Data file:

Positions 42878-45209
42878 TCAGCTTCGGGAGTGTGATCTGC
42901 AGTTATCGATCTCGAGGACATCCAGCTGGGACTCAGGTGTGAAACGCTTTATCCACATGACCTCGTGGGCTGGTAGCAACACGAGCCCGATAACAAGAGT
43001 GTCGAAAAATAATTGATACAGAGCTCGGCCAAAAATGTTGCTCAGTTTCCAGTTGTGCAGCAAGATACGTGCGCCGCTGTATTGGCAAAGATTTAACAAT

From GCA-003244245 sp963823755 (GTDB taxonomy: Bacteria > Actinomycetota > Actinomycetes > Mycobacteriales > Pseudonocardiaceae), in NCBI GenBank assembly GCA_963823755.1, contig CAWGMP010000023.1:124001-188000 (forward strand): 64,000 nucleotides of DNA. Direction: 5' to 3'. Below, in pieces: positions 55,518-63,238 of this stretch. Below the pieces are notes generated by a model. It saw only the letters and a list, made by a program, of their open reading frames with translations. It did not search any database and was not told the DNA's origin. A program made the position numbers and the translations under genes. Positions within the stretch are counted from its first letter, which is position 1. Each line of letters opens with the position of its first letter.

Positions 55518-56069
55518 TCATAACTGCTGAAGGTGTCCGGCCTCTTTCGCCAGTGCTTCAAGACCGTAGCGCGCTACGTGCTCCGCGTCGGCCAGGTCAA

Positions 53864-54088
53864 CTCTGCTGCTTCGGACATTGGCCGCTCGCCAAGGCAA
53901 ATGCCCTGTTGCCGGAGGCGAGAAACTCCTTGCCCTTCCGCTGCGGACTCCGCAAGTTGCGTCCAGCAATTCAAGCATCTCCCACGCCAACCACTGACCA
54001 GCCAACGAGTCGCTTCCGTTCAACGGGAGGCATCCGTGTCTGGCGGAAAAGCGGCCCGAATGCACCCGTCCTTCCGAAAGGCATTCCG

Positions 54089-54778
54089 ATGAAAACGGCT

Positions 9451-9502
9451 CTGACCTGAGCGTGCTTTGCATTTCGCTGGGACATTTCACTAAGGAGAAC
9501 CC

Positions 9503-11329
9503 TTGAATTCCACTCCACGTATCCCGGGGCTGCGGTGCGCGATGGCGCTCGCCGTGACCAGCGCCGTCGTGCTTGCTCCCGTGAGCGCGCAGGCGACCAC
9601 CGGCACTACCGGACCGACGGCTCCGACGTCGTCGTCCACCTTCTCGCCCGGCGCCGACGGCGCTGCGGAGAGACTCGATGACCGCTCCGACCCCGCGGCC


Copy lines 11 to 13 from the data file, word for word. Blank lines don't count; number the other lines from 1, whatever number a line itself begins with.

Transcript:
54001 GCCAACGAGTCGCTTCCGTTCAACGGGAGGCATCCGTGTCTGGCGGAAAAGCGGCCCGAATGCACCCGTCCTTCCGAAAGGCATTCCG

Positions 54089-54778
54089 ATGAAAACGGCT